IMG_1867.jpgPhilips Hue Go isn’t a product that many people need–it’s something that you want. A portable light that can change colours at the touch of a button, and that can also connect up to your Philips Hue Bridge to play with all of your other Hue Products … well, that’s pretty cool, but it doesn’t rank anywhere on a real “hierarchy of needs” list.

 

What is Philips Hue Go?

 

The Hue Go is a half a globe of white plastic. It has a little nub on the bottom, so it can sit flat on the table, shining light upwards if you want it to, or you can tilt it slightly, and it will shine that light up and out—a little like the Bat-signal on top of Gotham PD. Despite the wireless name, you can (and will) plug it in; that’s how you’ll recharge the built in battery for the unit.

 

There’s a single button on the bottom that can control it, assuming you’re not connecting it to your Philips Hue Bridge. More on that in a moment.

 

Unboxing Philips Hue Go

 

The box, like many of the other Philips Hue products out there, is black and decorated with rainbow text and product shots of people enjoying their Hue Go. One shot is a woman holding it like Mike Meyers holding his cup-o-ccino latte in So I Married An Axe Murderer. Both the Hue Go and Mike’s enormous coffee are comically large for someone to just hold, and if you’re planning on using the Hue Go that way I officially think you’re a weirdo. Chilling with a steaming cup of light is odd; you’re up-lit like a kid on halloween holding a flashlight under their chin. Just … don’t do it, okay?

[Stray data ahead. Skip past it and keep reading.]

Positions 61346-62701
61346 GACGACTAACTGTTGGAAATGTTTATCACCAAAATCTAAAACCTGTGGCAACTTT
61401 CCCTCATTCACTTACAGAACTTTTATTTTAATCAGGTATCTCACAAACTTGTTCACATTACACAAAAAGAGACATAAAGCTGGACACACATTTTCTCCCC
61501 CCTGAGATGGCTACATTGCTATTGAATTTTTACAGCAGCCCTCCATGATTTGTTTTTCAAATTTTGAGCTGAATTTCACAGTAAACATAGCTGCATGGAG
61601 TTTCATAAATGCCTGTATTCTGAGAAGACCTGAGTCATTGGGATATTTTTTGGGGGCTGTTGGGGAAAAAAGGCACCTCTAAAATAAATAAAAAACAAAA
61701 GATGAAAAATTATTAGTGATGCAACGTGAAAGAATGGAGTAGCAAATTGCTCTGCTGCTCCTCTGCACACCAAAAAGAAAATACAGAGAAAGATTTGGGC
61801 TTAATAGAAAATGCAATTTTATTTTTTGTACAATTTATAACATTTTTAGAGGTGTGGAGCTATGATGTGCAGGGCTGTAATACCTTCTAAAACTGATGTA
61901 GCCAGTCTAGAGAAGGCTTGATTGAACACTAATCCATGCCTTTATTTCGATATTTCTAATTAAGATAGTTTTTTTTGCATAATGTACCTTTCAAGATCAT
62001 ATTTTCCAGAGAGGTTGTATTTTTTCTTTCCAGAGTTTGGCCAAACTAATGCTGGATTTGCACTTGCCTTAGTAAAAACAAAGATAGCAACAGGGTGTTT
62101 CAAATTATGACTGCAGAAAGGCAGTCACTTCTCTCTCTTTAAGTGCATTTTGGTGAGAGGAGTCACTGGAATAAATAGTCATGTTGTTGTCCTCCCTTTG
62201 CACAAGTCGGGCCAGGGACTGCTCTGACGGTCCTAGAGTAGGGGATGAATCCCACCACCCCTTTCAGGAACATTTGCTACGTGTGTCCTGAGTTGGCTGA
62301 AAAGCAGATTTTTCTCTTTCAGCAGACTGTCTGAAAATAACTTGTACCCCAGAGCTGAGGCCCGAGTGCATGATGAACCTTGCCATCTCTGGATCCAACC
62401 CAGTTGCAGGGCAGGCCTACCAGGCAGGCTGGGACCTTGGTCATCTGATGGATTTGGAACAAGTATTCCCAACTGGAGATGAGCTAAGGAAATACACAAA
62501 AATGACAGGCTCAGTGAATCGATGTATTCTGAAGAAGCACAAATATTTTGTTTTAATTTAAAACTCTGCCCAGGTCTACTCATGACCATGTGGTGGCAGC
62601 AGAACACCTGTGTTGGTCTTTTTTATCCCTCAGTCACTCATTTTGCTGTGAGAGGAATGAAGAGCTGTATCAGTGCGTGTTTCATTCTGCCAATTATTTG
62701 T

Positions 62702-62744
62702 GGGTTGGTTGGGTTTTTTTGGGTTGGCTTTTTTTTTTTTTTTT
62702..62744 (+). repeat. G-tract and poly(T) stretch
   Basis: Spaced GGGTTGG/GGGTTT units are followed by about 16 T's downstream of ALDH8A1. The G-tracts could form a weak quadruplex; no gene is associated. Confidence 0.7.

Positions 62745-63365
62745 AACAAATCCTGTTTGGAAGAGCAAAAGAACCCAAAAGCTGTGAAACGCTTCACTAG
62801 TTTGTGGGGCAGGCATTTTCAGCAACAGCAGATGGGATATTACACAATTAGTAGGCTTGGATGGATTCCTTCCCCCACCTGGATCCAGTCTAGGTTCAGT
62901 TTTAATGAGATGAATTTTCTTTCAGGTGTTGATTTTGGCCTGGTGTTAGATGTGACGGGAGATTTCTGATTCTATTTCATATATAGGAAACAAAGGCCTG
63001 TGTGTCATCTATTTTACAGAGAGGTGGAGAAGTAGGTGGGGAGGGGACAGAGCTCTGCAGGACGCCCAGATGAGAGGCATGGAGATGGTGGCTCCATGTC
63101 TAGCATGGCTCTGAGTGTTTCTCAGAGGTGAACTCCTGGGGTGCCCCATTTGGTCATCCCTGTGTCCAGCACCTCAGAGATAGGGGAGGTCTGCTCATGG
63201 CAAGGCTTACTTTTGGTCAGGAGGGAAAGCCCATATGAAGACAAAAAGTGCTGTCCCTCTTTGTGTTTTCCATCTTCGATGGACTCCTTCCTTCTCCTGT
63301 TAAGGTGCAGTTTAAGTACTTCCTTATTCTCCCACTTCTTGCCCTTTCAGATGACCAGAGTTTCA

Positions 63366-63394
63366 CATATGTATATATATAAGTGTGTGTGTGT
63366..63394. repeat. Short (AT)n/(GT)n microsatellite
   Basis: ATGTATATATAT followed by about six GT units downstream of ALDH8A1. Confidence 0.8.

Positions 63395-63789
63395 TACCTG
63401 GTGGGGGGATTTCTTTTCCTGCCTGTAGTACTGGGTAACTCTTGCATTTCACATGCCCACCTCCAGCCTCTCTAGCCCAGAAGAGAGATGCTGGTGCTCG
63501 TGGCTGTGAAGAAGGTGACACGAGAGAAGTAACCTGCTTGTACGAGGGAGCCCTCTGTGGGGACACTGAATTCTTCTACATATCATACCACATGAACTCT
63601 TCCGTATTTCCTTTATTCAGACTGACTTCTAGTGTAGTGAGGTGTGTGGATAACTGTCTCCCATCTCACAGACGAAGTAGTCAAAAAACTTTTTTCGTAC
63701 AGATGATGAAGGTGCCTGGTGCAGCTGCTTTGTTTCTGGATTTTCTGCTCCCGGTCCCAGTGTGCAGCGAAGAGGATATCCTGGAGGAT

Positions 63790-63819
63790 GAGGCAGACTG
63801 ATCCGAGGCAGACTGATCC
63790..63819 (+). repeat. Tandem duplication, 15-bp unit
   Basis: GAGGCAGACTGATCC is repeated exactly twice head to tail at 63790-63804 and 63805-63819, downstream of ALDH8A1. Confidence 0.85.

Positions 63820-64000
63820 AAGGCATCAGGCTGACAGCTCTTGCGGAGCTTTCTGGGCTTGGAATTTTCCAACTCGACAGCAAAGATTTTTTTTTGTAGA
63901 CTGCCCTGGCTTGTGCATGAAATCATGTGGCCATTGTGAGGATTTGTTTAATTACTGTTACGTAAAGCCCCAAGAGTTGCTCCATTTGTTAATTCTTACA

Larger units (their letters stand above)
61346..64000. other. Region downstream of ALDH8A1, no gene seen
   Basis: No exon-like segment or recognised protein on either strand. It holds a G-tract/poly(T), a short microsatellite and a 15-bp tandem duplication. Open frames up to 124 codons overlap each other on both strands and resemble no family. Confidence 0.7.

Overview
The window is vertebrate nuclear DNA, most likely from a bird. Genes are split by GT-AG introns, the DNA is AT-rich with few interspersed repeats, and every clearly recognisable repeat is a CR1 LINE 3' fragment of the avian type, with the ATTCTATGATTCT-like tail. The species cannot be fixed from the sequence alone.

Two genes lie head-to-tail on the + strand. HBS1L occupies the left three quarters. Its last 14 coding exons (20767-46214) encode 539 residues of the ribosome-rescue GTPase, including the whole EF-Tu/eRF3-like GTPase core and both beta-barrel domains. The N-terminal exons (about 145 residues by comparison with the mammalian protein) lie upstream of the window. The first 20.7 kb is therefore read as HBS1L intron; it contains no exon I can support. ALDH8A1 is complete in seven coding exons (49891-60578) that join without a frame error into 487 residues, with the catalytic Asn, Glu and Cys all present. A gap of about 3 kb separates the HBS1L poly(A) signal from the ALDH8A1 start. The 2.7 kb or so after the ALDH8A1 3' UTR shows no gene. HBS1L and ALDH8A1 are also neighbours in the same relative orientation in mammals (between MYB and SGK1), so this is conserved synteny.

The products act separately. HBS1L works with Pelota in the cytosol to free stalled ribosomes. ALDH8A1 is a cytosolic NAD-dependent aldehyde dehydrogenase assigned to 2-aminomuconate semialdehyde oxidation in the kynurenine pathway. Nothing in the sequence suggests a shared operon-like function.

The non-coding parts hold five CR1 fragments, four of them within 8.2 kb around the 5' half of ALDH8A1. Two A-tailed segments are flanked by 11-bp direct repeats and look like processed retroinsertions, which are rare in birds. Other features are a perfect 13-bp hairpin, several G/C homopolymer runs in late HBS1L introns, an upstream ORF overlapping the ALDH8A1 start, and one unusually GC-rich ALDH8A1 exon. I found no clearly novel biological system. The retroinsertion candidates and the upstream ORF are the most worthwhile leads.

IMG_1868 (1).jpg

Please note that the “ripples” you see here are an effect of the light being photographed. They are not visible to the naked eye.

 

 

Anyway, taking it out of the box you have two pieces: the Hue Go, and the power cable. It’s a decently long cable—about six feet—that ends in a sideways wall-wart, so it’s outlet friendly. I plugged my Hue Go sample in and let it charge; Philips says that you should have a full charge from dead in about 1.5 hours, and that the Hue Go will last up to three hours when it’s operating in its unplugged state.

 

Charging and first use

 

When it was charged I fired it up by tapping the button on the bottom/back of the unit … and was shocked with how bright it is. This thing puts out 300 lumens, which doesn’t sound like a lot, but it certainly feels that way when it comes to life in your hands.

 

There’s a quick-start guide that will walk you through the operation of your Hue Go, as well as detailing the colours of light you can get out of it without needing a smartphone.

 

IMG_1871.jpgThe first setting I experienced was warm, white light, which was brighter than I had expected. Natural white light felt brighter still. From there we get into what Philips calls “natural dynamic effects”—you can cycle through all of these with a single, short press. Cozy Candle cycles through warm, orange and yellow hues. Sunday Coffee is pink and purple. Meditation is purple and blue. Enchanted Forest is green and blue. And Night Aventure cycles from blue through to pink … and is represented by a heart in the listing. Va-va-va-voom.